Mystery and conspiracy in Court Seven
Court Seven at the High Court was just short of an appearance by the tattooed and red-haired Lisbeth Salander, the hacker/researcher and hero of 'The Girl with the Dragon Tattoo' series of novels.
Central to the case in which billionaire businessman Denis O'Brien is claiming unlawful conspiracy and damages for alleged defamation, is a memory stick - supplied to Mr O'Brien anonymously earlier this month - which he said contained an "extraordinary" dossier of documents designed to damage him personally and commercially.
Yesterday, consulting company Red Flag said it was a "mystery" how material from its computers relating to Mr O'Brien ended up on the memory stick in question.
Michael Collins SC, for Red Flag Consulting, wanted to know how the firm's computers were accessed and how the documents ended up on Mr O'Brien's desk.
However, Michael Cush SC, for Mr O'Brien, said his client wanted to urgently inspect the Red Flag firm's computers, alleging a "textbook conspiracy" to harm Mr O'Brien's interests by either lawful or unlawful means.
The two sides have history.
Red Flag is a PR firm operated by Karl Brophy, a former journalist who wrote a defamatory article about Mr O'Brien back in 1998.
The telecoms billionaire was then awarded damages of €750,000, a sum that was later reduced on appeal.
Mr Brophy later became the corporate affairs director at Independent News & Media, the media group that Mr O'Brien is the majority shareholder in- but not before a bitter boardroom battle over the firm that operates this newspaper.
Mr Brophy was an ally of the then-INM chief executive Gavin O'Reilly, whose family were the main shareholders in INM before that position was taken up by Mr O'Brien.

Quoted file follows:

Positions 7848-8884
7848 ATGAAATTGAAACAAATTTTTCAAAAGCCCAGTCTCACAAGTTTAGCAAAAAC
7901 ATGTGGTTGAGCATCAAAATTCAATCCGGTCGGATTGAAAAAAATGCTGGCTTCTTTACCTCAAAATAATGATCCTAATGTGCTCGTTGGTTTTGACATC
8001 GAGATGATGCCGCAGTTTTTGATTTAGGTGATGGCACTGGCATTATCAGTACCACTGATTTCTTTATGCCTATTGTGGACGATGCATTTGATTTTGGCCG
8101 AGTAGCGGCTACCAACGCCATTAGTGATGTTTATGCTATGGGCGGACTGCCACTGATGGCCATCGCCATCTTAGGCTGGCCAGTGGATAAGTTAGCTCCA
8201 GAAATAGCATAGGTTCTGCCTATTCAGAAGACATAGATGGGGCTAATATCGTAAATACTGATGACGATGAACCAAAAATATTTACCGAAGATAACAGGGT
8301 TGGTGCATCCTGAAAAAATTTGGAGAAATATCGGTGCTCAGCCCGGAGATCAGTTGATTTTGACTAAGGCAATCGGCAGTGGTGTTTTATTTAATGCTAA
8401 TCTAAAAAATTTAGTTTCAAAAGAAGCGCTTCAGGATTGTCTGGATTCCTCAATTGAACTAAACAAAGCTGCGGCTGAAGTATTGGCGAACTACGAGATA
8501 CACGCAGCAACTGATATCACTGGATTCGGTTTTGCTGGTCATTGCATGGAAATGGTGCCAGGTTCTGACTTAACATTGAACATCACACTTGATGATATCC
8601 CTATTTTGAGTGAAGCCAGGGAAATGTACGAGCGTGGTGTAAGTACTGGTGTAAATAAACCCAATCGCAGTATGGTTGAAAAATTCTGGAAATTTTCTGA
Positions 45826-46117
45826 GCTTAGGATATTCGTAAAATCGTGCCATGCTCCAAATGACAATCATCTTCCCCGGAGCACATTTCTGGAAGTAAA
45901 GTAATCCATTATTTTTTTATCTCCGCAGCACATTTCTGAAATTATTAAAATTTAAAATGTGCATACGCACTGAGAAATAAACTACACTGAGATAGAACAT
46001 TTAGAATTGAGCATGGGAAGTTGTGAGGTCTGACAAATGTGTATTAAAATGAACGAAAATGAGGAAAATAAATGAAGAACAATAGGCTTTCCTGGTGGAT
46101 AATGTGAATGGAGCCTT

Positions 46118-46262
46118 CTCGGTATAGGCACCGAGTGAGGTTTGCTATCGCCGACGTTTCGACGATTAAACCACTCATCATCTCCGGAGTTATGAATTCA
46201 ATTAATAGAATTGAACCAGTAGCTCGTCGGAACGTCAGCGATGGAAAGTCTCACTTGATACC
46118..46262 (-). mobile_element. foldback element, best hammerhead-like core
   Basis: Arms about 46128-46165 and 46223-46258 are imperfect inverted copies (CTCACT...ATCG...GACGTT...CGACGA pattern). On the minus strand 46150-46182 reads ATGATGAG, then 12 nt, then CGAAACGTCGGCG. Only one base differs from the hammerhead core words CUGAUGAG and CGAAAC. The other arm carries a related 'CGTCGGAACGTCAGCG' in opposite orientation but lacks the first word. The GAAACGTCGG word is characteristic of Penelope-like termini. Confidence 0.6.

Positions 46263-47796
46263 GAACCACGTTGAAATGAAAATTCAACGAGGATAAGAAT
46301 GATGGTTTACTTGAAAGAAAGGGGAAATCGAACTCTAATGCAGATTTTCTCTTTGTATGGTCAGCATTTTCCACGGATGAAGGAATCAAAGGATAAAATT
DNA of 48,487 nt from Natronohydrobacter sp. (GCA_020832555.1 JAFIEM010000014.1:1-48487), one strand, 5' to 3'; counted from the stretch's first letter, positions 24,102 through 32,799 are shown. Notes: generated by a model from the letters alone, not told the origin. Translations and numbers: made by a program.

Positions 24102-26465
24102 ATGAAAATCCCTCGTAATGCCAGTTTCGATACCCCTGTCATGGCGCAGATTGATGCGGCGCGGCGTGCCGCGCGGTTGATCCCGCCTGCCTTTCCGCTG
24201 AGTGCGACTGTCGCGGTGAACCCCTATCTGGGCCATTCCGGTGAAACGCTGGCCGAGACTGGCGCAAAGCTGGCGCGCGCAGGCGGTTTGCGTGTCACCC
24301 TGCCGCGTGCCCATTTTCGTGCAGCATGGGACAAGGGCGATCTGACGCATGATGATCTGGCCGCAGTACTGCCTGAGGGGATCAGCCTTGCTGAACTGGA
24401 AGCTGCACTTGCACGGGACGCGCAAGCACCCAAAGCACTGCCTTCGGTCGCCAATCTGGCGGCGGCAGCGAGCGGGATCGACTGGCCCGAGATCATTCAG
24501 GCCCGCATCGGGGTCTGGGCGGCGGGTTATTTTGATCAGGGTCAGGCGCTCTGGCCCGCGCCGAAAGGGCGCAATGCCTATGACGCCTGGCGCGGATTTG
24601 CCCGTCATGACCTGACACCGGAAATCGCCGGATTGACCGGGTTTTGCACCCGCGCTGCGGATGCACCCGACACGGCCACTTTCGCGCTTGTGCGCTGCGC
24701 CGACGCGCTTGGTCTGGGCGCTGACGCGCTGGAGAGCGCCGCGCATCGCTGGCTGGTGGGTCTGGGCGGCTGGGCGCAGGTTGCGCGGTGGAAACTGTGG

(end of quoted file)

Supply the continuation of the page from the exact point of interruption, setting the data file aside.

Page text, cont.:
Mr O'Reilly is also chairman of Red Flag Consulting.
The court heard that when Mr O'Brien received the memory stick, he arranged for a forensic investigation of that dossier by IT firm Espion.
The report indicated Red Flag Consulting, and some of its senior executives including Mr Brophy and Mr O'Reilly, are linked to the dossier and alleged conspiracy, he claims.
The dossier relates to matters such as the planned IPO of his Digicel firm, the Moriarty Tribunal and the Siteserv transaction. It contained documents entitled"Who is Denis O'Brien?" and "The Moriarty Tribunal Explainer".
Also included is a document described as a draft speech for Fianna Fáil TD Colm Keaveney.
The forensic report from Espion showed words and phrases used in that speech are suggestive of Mr Brophy contributing to that document, Michael Cush SC, for Mr O'Brien, said.
Mr O'Brien wanted to know who paid Mr Brophy "to craft that".
Mr Justice Colm MacEochaidh ordered forensic imaging of the contents of Red Flag computers be carried out jointly by IT experts for the sides.
He refused Red Flag's application for handover of the memory stick, directing instead that it be given to the plaintiff's solicitor pending further order.
Whatever the outcome, it's the stuff of any good espionage novel - except that it's unfolding in Dublin's city centre.